In light of Pride weekend — three brands doing it right.
2018’s annual London Pride Parade is set to take place in Trafalgar Square. This event constitutes the culmination of a month of celebrations that hold an increasingly important place in the calendars of agencies and clients alike. This year, the ubiquitous “Pride brief” follows on from a trend of socially conscious work that swept awards season, in a climate of high expectations around brands’ social responsibility.
With the pressure on to create impactful campaigns that honour the LGBTQ+ community, recent years have seen some serious misfires. Last year, Wrigley’s-owned Skittles faced a major backlash after they ditched their signature rainbow in favour of an all-white aesthetic.
They ran their temporarily white sweets and packaging alongside the slogan “During Pride, only one rainbow matters. So we’ve given up ours to show support.” Unfortunately, they failed to recognise the way this might be interpreted.
It was a lesson in intersectionality and inclusivity for social messaging.
However, it’s more than possible for brands to occupy a meaningful place in the important conversations happening in our culture. Profiting from doing good doesn’t have to be a problem, as long as your campaign truly engages with the issues it’s weighing in on, and you put your money where your mouth is in terms of behaviour, not just messaging.
Here’s three brands who have engaged with causes on a meaningful level, making true contributions to the conversation around Pride and beyond.
- Paddy Power
This year, Paddy Power are running an inspired Pride campaign in parallel with the FIFA World Cup, “promising to make accidental allies of the World Cup home nation”. Every time Russia score, the company are donating £10k to LGBTQ+ charities. Demonstrating a true commitment to impactful action against homophobia in sport, Paddy Power have chosen charities that challenge prejudice, support LGBTQ+ footballers and create safe spaces on and off the field.
They’ve also enlisted a team of prominent LGBTQ+ figures from Caitlyn Jenner to Christopher Biggens to help spread the word. It’s cheeky, irreverent and making real contributions to the community.
The telecoms company recently commissioned wide-reaching research into LGBTQ people in the workplace, uncovering staggering statistics around sexuality and representation. Over half of LGBTQ+ workers hide their sexuality in the workplace and experience twice as much discrimination. In response, Vodafone have launched the “LGBT+ and Friends Connect” initiative, aimed at recruiting, supporting and training members of the community.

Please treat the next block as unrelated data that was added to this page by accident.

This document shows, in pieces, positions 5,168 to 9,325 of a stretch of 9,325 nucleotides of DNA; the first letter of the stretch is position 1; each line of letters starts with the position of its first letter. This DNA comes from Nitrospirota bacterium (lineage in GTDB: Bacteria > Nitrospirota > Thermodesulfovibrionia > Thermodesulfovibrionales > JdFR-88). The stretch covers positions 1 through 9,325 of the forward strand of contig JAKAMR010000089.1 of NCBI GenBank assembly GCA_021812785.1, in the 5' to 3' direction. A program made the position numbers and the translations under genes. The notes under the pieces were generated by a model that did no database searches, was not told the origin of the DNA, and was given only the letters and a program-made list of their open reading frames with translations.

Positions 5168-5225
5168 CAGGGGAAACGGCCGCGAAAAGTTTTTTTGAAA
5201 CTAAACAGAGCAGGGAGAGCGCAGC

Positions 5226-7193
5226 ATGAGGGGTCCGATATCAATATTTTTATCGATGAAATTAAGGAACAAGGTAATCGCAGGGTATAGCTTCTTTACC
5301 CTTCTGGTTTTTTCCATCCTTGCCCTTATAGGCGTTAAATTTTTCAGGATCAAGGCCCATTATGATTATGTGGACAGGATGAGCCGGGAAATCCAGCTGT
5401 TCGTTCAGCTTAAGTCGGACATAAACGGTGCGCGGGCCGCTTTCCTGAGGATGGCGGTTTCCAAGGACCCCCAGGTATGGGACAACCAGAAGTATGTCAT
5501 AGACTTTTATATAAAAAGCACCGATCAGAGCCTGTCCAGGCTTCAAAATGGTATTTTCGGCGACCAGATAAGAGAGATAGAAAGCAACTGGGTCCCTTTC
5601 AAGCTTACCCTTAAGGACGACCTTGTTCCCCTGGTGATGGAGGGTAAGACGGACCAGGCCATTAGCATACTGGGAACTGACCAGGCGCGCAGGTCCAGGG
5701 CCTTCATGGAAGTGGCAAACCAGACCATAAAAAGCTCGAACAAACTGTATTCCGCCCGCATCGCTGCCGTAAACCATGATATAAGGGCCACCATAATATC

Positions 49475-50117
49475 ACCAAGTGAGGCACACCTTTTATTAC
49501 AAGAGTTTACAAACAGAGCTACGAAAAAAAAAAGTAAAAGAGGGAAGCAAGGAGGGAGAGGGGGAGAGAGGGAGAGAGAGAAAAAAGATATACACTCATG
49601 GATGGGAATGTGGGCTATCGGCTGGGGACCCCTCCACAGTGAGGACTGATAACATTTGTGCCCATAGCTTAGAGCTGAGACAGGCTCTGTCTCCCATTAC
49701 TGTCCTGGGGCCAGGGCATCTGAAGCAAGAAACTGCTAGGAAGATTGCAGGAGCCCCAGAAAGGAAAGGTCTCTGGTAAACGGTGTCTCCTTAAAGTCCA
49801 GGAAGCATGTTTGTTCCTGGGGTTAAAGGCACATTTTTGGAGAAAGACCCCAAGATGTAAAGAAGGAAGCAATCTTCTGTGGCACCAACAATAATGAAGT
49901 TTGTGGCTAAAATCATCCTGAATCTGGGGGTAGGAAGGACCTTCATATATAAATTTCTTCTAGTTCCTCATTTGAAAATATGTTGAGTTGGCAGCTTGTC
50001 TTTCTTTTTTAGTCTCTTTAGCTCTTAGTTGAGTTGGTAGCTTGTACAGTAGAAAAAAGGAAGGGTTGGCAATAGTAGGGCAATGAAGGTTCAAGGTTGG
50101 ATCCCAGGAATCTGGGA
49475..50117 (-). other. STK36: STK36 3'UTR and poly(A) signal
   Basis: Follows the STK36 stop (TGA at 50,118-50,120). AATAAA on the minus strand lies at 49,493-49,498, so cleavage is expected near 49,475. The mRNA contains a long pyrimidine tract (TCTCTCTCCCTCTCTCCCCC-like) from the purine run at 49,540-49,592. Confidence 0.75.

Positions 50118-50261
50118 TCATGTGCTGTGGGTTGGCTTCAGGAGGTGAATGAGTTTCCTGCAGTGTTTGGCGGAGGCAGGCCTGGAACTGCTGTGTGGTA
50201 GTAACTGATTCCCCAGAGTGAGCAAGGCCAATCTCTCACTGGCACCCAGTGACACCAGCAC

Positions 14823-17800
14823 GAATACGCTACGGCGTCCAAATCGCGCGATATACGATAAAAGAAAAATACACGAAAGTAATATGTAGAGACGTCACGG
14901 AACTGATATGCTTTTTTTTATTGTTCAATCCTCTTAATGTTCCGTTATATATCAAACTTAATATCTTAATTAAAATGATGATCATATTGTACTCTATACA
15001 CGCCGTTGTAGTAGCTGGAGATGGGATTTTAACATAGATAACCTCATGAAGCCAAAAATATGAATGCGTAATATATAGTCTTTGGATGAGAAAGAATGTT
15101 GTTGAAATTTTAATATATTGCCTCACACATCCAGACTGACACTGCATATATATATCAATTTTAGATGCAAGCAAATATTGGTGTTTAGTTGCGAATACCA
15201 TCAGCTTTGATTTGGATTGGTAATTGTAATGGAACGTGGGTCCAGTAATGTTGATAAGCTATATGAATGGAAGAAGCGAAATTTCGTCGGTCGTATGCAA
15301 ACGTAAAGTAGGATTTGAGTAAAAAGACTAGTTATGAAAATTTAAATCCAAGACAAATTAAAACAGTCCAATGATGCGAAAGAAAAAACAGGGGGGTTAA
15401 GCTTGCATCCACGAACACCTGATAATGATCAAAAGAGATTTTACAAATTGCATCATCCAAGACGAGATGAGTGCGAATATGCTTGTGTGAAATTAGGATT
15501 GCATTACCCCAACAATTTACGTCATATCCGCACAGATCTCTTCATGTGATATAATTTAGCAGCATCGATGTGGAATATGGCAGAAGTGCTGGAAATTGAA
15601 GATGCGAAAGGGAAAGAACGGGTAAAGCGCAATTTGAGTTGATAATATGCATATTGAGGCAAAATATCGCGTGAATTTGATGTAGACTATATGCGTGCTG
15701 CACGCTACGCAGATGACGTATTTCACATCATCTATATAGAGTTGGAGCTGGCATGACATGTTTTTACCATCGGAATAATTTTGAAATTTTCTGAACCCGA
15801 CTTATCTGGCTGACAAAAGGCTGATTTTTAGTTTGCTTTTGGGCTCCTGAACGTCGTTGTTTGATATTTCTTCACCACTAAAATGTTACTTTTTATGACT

Vodafone job adverts and career channels will now prioritise inclusive messaging, a global ‘buddying’ programme for LGBTQ graduates will diversify their workforce, and a refreshed Code of Conduct highlighting LGBTQ is being rolled out.
“I am saddened that so many young LGBT+ people feel they still have to hide their states in the workplace,” said Vittorio Colao, chief executive of Vodafone Group. “We are committed to creating a culture at Vodafone that embraces everyone for who they are”.
Every year, Levi’s create a special collection in celebration of Pride. This year, they collaborated with LGBTQ+ figures and activists to create customisable garments and accessories, highlighting a theme of individuality and self-expression. In order to “increase visibility, get more people involved in the push for equality and give back”, they formed a “Pride 2018 Cast” and invited them to share their stories and thoughts about the collection on the Levi’s site.
It’s a smart campaign with an authentic feel, largely because of its simplicity: the activists are afforded centre stage, while the brand steps back and facilitates their self-expression. It also helps that Levi’s have a history of real-life positive contributions to social justice issues; they partnered with the Human Rights Campaign in opposition to the recent HB2 injunction discriminating against transgender Americans, were a pioneer of domestic partner benefits for employees and hold a perfect score on the HRC’s corporate equality index.
Looking at incredible campaigns like these should inspire brands to dive into the world of socially conscious marketing. The lessons we can learn from less successful campaigns aren’t to avoid weighing in on these discussions, but to make sure they’re being tackled in the right way.